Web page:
Tax-n-regulate is how we got in this mess in the first place. See “marihuana tax act of 1937” on Wikipedia. Don’t empower bureaucrats or politicians. They are sworn enemies of cannabis consumers.

      Reply
      • Lawrence Goodwin on

        Roland, first of all, you didn’t really read my comment, which was precisely about opening new “free markets” (exporting) for the western states. They don’t yet have “free markets,” and I certainly don’t want to “empower politicians” to continue more of this senseless repression. I know politicians and bureaucrats “are the problem,” which I stated very clearly. For 18 years, here in my pathetic home state of New York, I have advocated for total repeal of the fraudulent federal and state “marihuana” laws and the restoration of cannabis commerce (manufacturing, medicine, food and adult recreation).

        Yet here’s the reality: As with alcohol and tobacco, SOME federal/state/local regulation of cannabis is necessary, at least to ensure that consumers are not going to be harmed by any products sold. The federal bureau I cited is the most logical choice for that task. You are deluding yourself if you think our miraculous female cannabis flowers and their many byproducts will ever be fully freed from government oversight.

        Reply
        • Pat on

          Been reading your posts. I think it’s got a lot more to do with how politics works in this country: If there is the potential for a lot of money to be made, the general citizenry’s welfare, in many important respects gets dismissed by the politicians/regulators. It’s because large monied interests, often those w/a criminal history are allowed to ( by the politicians/regulators ) completely call the shots when it come to legislation/lawmaking. The priorities around public health,welfare,safety,the environment, social and business equity become irrelevant to them. The legislators/regulators will often do these special interest’s bidding, so long as they get kick-backs to ensure their re-election and the potential to get into the business themselves once their done w/the political scene. It’s an extremely small fraction of our society that’s enacting these kinds of laws/regs, that often have the opposite effect of what the general public would have expected. The politicians protect ( in a very coveted manner ) the business models of these clowns to the detriment of the 99.9%. The only effective manner to change how all this is done, is to elect people that take $0 from special interests and have a history public welfare priorities and recognizing and immediately dismissing special interest “Slugworth” types when approached.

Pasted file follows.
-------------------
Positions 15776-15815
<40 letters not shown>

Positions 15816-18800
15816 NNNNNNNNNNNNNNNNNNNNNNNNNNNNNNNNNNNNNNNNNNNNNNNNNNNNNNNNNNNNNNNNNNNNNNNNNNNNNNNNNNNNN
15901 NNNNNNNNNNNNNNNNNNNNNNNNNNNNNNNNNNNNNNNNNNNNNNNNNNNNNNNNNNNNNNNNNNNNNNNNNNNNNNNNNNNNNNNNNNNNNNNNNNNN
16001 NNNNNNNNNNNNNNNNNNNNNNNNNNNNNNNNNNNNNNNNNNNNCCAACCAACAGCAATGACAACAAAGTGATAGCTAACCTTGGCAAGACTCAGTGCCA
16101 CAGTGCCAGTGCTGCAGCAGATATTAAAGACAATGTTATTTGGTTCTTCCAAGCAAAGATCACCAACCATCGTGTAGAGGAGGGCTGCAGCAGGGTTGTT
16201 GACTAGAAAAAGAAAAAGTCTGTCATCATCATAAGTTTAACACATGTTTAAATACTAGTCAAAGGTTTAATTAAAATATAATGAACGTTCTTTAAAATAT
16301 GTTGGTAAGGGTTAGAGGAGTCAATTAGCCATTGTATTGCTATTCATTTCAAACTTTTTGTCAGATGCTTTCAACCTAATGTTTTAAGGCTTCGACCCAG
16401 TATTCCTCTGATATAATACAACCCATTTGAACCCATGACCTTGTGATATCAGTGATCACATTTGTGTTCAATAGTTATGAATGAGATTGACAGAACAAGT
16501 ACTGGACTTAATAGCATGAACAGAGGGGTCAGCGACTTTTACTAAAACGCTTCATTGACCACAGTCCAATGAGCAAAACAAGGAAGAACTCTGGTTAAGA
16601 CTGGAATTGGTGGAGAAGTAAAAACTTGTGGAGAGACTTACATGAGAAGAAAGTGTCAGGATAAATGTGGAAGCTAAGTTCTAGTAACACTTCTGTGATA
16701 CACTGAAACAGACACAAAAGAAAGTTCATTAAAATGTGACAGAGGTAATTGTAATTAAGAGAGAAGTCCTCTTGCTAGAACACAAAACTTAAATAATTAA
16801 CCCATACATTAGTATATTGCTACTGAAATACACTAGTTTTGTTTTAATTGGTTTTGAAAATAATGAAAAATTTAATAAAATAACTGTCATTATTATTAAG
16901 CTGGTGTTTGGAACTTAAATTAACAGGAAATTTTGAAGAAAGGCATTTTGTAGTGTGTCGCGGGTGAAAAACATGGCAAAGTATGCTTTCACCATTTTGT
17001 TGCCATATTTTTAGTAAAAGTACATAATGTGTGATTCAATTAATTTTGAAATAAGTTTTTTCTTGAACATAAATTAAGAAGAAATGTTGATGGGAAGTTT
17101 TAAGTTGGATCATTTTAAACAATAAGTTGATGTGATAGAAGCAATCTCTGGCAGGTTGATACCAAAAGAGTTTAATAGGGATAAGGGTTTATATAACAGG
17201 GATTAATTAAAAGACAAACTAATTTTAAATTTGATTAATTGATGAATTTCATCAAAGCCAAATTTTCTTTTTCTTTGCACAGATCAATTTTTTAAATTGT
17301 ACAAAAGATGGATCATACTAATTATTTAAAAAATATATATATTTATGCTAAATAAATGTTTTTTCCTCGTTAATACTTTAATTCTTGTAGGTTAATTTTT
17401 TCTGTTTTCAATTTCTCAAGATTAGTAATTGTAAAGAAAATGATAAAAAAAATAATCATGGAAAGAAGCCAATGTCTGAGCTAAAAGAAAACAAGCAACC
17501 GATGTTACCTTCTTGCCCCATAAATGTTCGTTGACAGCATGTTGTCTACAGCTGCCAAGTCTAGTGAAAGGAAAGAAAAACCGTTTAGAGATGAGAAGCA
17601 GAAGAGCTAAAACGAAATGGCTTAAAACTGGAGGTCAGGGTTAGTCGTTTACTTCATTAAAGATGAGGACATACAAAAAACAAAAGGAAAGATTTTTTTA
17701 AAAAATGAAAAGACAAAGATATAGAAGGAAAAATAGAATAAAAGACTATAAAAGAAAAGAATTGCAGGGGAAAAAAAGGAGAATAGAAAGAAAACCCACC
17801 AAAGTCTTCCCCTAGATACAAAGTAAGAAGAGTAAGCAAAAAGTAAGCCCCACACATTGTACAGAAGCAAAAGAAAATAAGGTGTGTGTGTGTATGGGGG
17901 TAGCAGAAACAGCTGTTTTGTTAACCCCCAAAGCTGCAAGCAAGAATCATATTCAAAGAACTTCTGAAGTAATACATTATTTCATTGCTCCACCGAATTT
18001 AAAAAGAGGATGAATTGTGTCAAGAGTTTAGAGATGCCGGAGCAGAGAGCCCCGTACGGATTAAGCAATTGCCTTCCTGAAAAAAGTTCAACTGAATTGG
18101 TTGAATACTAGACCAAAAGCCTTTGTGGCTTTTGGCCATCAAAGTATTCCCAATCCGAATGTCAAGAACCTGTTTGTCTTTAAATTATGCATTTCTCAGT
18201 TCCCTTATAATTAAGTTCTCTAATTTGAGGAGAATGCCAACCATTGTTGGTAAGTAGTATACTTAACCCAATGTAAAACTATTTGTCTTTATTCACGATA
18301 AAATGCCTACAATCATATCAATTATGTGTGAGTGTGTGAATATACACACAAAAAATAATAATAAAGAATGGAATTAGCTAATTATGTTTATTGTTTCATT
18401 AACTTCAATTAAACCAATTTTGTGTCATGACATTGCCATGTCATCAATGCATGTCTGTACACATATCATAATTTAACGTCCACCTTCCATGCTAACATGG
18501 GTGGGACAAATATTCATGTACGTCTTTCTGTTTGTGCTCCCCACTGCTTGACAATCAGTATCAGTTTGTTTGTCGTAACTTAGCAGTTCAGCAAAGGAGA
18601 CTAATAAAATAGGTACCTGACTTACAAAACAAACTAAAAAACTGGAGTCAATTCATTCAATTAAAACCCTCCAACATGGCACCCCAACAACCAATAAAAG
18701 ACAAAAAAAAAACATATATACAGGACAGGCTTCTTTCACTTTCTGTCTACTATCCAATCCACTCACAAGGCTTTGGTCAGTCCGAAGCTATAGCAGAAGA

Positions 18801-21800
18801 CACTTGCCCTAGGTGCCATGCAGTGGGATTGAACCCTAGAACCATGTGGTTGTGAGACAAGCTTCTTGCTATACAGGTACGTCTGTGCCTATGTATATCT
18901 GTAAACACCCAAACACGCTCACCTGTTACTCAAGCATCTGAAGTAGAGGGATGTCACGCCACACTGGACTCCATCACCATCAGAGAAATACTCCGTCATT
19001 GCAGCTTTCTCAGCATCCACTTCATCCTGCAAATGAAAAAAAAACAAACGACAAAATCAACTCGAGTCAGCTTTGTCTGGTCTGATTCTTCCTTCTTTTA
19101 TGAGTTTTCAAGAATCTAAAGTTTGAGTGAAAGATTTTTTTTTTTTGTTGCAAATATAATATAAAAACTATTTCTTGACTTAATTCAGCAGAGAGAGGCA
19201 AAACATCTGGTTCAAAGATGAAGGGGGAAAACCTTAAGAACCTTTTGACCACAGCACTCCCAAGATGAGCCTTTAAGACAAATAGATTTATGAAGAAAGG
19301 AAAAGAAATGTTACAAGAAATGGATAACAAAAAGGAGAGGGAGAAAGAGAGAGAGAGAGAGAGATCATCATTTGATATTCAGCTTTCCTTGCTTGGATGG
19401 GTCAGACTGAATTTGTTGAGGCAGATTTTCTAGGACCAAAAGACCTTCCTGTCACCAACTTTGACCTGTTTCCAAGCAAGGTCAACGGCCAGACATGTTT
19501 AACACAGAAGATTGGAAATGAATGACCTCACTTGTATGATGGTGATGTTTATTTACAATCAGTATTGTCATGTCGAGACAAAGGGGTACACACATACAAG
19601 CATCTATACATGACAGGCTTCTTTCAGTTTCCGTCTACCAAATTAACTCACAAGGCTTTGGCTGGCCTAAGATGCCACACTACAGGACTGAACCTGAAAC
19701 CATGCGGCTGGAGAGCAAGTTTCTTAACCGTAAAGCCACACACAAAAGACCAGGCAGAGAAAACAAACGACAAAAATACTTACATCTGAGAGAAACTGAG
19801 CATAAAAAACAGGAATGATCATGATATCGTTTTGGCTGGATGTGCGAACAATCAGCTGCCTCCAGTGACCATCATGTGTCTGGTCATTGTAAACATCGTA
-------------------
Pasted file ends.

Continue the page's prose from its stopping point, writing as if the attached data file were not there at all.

Reply
          • Lawrence Goodwin on

            I hear you, Pat, though you cannot deny that the alcohol and tobacco industries in the United States are worth billions due to the leveling effects of federal regulation. Cannabis products (especially all psychoactive ones) are bound to be dealt with in a similar way. Alcohol companies are allowed to openly advertise, even during such popular events as the Super Bowl. The tobacco industry was held to account for the lies and deception of its executives, who shamefully lobbied for the inaction of federal lawmakers over the course of many years—well after the original Surgeon General warning about cigarettes. Legal cannabis will fall somewhere in between; truly fair national regulations will definitely result in the general welfare of the citizens.

        • Dillon Harris on

          Lawrence the only federal agency that might need to be involved would be the department of agriculture as they administer testing, grading and crop reporting. Any other agencies will do nothing but address taxation issues. One more thing, do you know what vertical integration means because you use the term like its some dirty words when in reality it will be vertical integration that allows firms to profit.

          Reply
          • Lawrence Goodwin on

            I know a lot about the “vertical integration” that my repressive home state of New York has imposed on its medical cannabis industry, Dillon. It makes no sense to force NY cannabis growers to also be raw-material processors, distributors and sellers. Here vertical integration has resulted in ridiculously high prices for qualified patients and extremely sluggish growth for the existing companies, plus virtually no business opportunities for anyone else. It’s basically Prohibition Lite.